New anthologies of African fiction seem to materialize virtually every year, if not more often in recent years. When presented with the physical fact of yet another new anthology of African fiction, the immediate question, one which I was asked when I pressed the warm, bound pages of the Africa39 anthology into the even warmer hands of a new acquaintance, wa […]
  • The Country Road by Regina Ullmann March 15, 2015
    This collection of short stories, her first to appear in English, counters material poverty with a fulfilling and deeply spiritual relationship with the natural world. Ullmann herself was no stranger to hardship. A depressive, she was plagued by personal and professional crises. Financial constraints forced her to send her illegitimate children to the countr […]
  • The Fall of Language in the Age of English by Minae Mizumura March 14, 2015
    The Fall of Language in the Age of English stirred up debate upon its publication in Japan in 2008, and it’s possible it will do so in the U.S. with its arrival in Mari Yoshihara and Juliet Winters Carpenter's translation. In their introduction, Yoshihara and Winters Carpenter, point out that Japanese reviewers accused Mizumura of being a jingoist, an e […]
  • Another View: Tracing the Foreign in Literary Translation by Eduard Stoklosinski March 14, 2015
    Another View demonstrates exciting potential in translation study and praxis. It is especially significant in deconstructing assumptions about fluency and linguistic identity. The author makes some persuasive arguments for considering and even preferring non-native translation of texts, the most controversial of which is the possibility that linguistic compe […]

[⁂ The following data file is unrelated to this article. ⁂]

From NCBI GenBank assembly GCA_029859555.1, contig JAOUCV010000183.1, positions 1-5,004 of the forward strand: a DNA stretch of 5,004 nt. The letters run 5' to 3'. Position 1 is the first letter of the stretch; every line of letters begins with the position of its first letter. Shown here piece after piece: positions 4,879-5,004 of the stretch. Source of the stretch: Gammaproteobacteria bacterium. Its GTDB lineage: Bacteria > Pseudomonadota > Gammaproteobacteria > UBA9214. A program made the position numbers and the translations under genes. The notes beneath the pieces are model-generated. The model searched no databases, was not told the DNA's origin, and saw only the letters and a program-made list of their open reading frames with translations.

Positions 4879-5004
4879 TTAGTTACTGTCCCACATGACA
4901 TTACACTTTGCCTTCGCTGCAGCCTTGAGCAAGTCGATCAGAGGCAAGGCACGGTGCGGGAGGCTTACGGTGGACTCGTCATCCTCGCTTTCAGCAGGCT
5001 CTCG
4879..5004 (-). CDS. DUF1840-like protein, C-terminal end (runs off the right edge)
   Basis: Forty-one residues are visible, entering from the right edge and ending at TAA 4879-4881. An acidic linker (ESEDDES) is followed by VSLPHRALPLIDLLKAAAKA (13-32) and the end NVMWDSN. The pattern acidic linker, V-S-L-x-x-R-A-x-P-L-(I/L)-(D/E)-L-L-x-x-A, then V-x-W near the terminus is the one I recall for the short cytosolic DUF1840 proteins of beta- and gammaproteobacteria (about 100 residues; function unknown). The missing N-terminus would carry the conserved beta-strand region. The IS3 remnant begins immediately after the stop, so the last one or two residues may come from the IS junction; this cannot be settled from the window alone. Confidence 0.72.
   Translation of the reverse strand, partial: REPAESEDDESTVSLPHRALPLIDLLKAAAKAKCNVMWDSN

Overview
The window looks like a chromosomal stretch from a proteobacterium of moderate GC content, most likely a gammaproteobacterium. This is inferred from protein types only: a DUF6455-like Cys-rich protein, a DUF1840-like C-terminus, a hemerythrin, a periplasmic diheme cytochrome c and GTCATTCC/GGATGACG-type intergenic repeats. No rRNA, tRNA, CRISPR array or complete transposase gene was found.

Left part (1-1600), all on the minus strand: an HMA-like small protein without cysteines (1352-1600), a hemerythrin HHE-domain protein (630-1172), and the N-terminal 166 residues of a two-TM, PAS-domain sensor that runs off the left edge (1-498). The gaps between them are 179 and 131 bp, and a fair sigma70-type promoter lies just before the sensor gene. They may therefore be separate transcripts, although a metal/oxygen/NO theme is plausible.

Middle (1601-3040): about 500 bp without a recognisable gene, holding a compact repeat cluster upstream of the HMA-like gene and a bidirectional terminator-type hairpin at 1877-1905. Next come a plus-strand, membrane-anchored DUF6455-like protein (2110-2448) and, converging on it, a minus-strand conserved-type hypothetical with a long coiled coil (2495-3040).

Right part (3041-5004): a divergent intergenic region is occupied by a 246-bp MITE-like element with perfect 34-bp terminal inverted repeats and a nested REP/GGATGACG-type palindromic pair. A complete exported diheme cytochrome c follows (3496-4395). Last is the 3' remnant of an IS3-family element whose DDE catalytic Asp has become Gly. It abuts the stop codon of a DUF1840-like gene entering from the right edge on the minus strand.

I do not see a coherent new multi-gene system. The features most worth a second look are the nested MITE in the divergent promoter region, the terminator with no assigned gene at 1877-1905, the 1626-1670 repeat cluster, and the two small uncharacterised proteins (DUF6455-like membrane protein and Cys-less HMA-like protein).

• The Latest Five from Dalkey Archive’s “Library of Korea” Series March 14, 2015
    Despite South Korea having the kind of vibrant literary scene you'd expect from a country with one of the highest literacy rates in the world, we're still not exactly inundated with English translations of South Korean fiction. Given this dearth, Dalkey Archive Press's Library of Korean Literature series, twenty five titles published in collab […]
  • B & Me: A True Story of Literary Arousal by J.C. Hallman March 14, 2015
    here’s a conspicuous history of books that simply should not work: Books like U & I by Nicholson Baker, a book-length exercise in “memory criticism,” where Baker traces Updike’s influence on his own writing life while studiously not actually re-reading any of Updike’s books. Or books like Out of Sheer Rage, Geoff Dyer’s book that procrastinates away from […]
  • The Valerie Miles Interview March 14, 2015
    The idea was to uncover the secret life of these texts, why do their creators consider them their best work? What’s the clandestine, the underground, the surreptitious meaning or attachment? Where’s the kernel, the seed from which a body of work grew, what the driving obsession? Is it something sentimental, something technical, maybe even something spiritual […]
  • On Being Blue by William H. Gass March 14, 2015
    Look up at the sky, or down into the ocean, and what color do you see? We see blue, but not Homer—he never once employs the term throughout The Iliad and The Odyssey, famously calling the sea "wine-dark" and the heavens "bronze." Neither did the Greek philosopher Xenophanes say blue—he described the rainbow as having only three colors. Th […]

Most Popular Amazon Purchases, Q1 & Q2 2010